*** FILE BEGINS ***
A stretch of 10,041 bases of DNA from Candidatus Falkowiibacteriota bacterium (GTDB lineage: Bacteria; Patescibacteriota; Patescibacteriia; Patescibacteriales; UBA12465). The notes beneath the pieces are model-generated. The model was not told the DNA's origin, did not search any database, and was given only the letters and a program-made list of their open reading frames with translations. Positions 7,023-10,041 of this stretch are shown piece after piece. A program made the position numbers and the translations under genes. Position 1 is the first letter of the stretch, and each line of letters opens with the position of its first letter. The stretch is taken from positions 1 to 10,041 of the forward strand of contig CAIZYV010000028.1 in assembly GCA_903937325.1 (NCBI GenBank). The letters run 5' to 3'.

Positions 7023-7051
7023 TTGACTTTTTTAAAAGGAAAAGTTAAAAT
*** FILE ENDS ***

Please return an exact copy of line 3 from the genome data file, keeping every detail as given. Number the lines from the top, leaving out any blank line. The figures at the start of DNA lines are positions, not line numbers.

7023 TTGACTTTTTTAAAAGGAAAAGTTAAAAT